‘Nightmare’ house in Crumpsall closed by council following alleged criminal behaviour

Manchester City Council

Manchester City Council confirms it has shut down a house in Crumpsall that was said to be “a nightmare for locals” after alleged criminal activity.

The North Manchester property, on Seymour Road in Crumpsall was linked to possible violence, drug supply and exploitation of women, but has now been shut down and a three-month ban will be placed on anyone returning to it by Manchester Magistrates Court.

For years the dwelling had been “a blight on the community” and local residents frequently complained that its owner was, not only failing to maintain the premises, but was also failing to prevent its use for criminal activity.

The house was declared “a significant drain on resources for both the police and Manchester City Council”.

Greater Manchester Police are said to have responded to at least 86 phone calls since 2014 relating to issues at the property, with evidence of drug use and possible links to exploitation and drug supply having been found during police and Council visits.

A string of waste offences were also connected to the property since 2016.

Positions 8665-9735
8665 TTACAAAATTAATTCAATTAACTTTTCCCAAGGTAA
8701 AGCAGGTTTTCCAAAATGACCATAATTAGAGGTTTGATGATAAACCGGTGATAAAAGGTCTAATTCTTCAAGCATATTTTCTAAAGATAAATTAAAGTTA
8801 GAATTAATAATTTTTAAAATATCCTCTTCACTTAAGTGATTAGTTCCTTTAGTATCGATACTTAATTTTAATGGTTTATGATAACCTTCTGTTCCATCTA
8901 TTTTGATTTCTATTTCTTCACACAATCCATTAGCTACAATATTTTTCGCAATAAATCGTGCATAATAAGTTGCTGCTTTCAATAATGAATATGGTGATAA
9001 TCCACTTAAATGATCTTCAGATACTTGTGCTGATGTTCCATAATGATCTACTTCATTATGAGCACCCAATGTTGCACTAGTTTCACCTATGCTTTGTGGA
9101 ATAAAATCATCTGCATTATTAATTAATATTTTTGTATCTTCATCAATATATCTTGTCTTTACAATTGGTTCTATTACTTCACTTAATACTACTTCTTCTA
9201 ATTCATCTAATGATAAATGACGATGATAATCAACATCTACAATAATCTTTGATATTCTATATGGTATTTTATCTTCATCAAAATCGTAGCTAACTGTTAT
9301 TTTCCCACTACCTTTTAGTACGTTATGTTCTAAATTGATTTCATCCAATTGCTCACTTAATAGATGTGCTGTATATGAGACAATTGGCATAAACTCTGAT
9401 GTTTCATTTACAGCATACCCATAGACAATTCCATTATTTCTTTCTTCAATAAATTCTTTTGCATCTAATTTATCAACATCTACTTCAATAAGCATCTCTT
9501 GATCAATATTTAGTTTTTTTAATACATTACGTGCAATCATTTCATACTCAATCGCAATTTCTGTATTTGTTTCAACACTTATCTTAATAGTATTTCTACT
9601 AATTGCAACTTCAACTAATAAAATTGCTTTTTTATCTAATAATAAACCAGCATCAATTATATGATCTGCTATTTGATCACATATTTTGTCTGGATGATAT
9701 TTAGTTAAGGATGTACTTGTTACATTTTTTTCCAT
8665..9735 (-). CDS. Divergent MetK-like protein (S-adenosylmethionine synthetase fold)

Following an application made by Manchester City Council, a Premises Closure Order was granted  by Manchester Magistrates Court on 2nd July, following a two-week adjournment.

Councillor Nigel Murphy, Deputy Leader of Manchester City Council, said: “This property has been nothing short of a horror show for the people living in this neighbourhood [and] as a Council, we always want to try and engage with people before we go to the courts but in this case our attempts have been futile.”

“The owner has failed to address the litany of problems, so we were forced to take this action.”

“Officers from across the Council have diligently collected evidence that have resulted in this order and I am incredibly grateful for their efforts. This has been a long and complex case and I am glad to have secured a victory for our residents.”

“The Council wants to ensure that everyone in Manchester can enjoy a healthy and happy life, free of anti-social behaviour.”

The premises are now closed for three months, with it being an offence punishable by imprisonment for a period of up to six months, an unlimited fine, or both, if anyone other than the owner, employee, or agent acting on behalf of Manchester City Council, or the emergency services, enters.

The Council has the authority to extend the order by a further three months.

A long-term solution is still being sought for this property to ensure that the people of Crumpsall can have permanent respite from the anti-social and criminal behaviour linked to the address.

For more information, visit the Manchester City Council website here.

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